In all of this, my faith was deeply battered and the Christian lingo of God knows best didn’t make sense to me. Oh, I went through the motions of church. I was angry. None of it made sense to me. Nobody seemed to get it. I shut my bible and my heart. Until my friend Dee who lost her mum in February told me that I was allowed to be angry at God. That my prayer time shouldn’t be a religious exercise. That if I needed to vent, cry and tell him he failed me, that did not invalidate my faith. That was when I truly began to heal and I felt like I could forgive God.
I began my faith walk again and discovered the sweet comfort of the Holy Spirit.
In July, I discovered Sarah Jakes Roberts. I binge-watched all her YouTube sermons and it felt like every message was for me. I finally opened my bible again in September.
Adulthood has a chapter called confusion. When it comes to choosing a career, especially when you haven’t found your passion or you aren’t entrepreneurial in nature, you can begin to feel like a failure. But it’s okay if you haven’t figured it out.
In 2018, I learned that my purpose is not in my career. Whether I’m at my 9-5 job resolving an issue with a client whose wedding dress is yet to arrive, writing a blog post that makes someone smile, or listening to a complete stranger who has a terrible day on my way home from work, I’m fulfilling purpose as long as I keep Jesus at the center.
Epic fails for me this year were: not reaching my financial goals; being an absent friend because I was so consumed with my life; not learning how to sew; and letting fear talk me out of opportunities like applying to be a contributor to one of my favorite lifestyle blogs late. Even though I missed the deadline, I got a positive feedback and an offer to submit articles if I had any of interest. But then the voices in my head told me I wasn’t Atoke. Nobody needed to read anything I wrote. I agreed with procrastination and shut the laptop and all the content ideas I had went out the window.
If I submit this entry, this will be the first full length post I finish writing since the 13th of May.
In all the craziness of 2018, I have to say it strengthened the bond I share with my siblings. It was truly us against the world. Also, I have been incredibly blessed with friendships. I have had to redefine family as something not necessarily along bloodlines to include my diverse circle of friends who supported me on this journey. My best friends who sat with me on the ride to the hospital when I got that life changing call, who told me when I got a job offer to take it, and who took turns to visit and prepare meals for my family when I had to leave for two weeks. B who brought me celeb gossip on WhatsApp to take my mind of all the suicidal thoughts. My friends like sisters who were hundreds of miles away and praying for me, setting up a schedule even when I wouldn’t take calls. Pee who left her exams and traveled from a different state to come support me on the burial day. G who with all my ex-schoolmates brought a lot of jokes. M and A, my new friends who gave me the beautiful gift of their friendship. If I missed mentioning any friend, forgive me, my hands are tired.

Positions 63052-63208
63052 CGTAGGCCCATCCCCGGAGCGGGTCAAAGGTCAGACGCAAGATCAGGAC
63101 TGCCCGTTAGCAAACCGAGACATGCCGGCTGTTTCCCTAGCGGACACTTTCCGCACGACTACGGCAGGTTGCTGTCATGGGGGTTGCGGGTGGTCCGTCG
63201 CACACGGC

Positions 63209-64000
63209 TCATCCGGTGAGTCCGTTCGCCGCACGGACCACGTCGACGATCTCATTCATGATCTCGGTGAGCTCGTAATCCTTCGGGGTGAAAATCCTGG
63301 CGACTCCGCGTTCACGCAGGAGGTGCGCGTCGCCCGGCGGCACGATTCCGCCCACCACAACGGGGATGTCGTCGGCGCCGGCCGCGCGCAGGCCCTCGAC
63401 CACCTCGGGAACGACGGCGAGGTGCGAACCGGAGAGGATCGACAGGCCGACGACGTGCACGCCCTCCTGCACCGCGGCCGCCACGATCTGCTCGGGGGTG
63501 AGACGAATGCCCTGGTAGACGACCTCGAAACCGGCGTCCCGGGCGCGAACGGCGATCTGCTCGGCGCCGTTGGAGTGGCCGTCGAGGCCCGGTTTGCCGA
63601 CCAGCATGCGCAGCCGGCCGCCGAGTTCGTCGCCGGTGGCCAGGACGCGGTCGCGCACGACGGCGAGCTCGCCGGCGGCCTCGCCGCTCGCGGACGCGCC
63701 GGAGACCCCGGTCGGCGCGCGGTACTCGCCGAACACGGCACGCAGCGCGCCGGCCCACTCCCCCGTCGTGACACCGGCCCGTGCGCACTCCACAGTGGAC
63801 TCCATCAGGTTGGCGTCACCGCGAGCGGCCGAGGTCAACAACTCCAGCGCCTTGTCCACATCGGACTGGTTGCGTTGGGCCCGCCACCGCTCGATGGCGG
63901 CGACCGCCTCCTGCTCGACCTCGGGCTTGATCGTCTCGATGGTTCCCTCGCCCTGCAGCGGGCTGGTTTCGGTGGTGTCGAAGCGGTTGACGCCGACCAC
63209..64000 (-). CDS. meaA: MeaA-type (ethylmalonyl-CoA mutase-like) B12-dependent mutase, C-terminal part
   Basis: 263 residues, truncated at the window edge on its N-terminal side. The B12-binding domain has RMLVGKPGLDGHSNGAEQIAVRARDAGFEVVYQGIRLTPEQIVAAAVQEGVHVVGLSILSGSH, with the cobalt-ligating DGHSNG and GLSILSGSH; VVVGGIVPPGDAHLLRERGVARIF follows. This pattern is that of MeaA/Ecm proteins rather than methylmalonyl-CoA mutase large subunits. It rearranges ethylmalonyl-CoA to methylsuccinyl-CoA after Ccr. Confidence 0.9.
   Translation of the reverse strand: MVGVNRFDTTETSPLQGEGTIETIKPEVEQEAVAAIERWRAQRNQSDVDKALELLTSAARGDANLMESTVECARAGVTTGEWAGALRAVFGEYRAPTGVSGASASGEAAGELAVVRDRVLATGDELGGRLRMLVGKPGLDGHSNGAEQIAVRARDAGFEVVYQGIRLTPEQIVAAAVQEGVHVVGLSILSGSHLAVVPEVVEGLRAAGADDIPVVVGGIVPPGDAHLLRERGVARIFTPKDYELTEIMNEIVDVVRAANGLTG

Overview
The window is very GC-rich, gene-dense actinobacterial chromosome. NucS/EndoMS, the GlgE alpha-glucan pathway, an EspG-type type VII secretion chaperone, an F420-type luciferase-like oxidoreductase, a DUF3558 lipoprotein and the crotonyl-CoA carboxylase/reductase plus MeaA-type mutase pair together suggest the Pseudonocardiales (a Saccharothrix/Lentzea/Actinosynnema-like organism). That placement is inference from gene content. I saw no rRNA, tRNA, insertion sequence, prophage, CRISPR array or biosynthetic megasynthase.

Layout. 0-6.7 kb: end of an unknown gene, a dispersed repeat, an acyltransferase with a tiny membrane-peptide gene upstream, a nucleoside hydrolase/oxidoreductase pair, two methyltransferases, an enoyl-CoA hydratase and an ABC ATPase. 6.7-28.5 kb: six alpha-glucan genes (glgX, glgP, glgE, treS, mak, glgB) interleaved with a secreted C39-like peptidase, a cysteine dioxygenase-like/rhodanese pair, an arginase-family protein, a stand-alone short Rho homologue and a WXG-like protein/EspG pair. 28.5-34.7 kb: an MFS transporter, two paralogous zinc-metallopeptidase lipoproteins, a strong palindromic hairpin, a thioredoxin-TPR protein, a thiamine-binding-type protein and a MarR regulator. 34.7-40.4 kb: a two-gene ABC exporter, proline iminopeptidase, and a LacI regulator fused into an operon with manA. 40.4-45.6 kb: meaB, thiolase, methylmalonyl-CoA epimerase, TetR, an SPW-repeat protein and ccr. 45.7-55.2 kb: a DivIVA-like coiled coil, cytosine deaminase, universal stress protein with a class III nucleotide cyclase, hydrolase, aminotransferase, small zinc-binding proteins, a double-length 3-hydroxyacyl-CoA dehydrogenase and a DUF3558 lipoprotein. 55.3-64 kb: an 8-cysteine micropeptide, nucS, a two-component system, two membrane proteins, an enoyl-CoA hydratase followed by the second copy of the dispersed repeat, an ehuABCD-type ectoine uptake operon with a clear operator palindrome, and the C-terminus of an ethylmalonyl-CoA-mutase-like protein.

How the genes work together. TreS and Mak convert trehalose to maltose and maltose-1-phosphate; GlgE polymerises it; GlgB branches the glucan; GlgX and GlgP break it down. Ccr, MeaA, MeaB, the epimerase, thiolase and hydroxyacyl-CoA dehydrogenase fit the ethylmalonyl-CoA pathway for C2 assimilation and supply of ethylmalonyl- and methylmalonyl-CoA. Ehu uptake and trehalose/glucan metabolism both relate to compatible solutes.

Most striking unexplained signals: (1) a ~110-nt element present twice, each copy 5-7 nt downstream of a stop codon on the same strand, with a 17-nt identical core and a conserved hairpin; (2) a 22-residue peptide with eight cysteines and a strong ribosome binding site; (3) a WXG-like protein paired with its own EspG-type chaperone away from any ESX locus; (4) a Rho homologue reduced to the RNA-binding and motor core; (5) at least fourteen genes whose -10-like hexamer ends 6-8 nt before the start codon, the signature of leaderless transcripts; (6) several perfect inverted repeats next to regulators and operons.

I have been to more funerals and hospitals than I can count this year and I have had to support friends and family who have lost loved ones or are in critical heath conditions. I understand better and let them cry and try not to say, God knows best. They will arrive at that conclusion by themselves. All I do is hold their hand and listen, that’s what my loss thought me. So on the days my challenges threaten to overwhelm me, I wake up, show up with a smile, and live not because I want to but because I am reminded that someone somewhere needs me to make it so that they can believe in a God they do not see.
You may not see it, the same way you don’t see the seed growing. You don’t feel the ground moving until the seed sprouts up.
2019, I have thrown out all my plans. With my life, I feel like I have had to perform with an audience watching, with God flipping the script on me, me having to learn new lines on stage. I’m not scared anymore. He always gives me the right words to say.
You can read up on previous editions of BN 2018 Epilogues here and send in your essays to features(at)bellanaija(dot)com. Let us know all the twists and turns and successes 2018 came with. Send your mail with the title “2018 Epilogues.”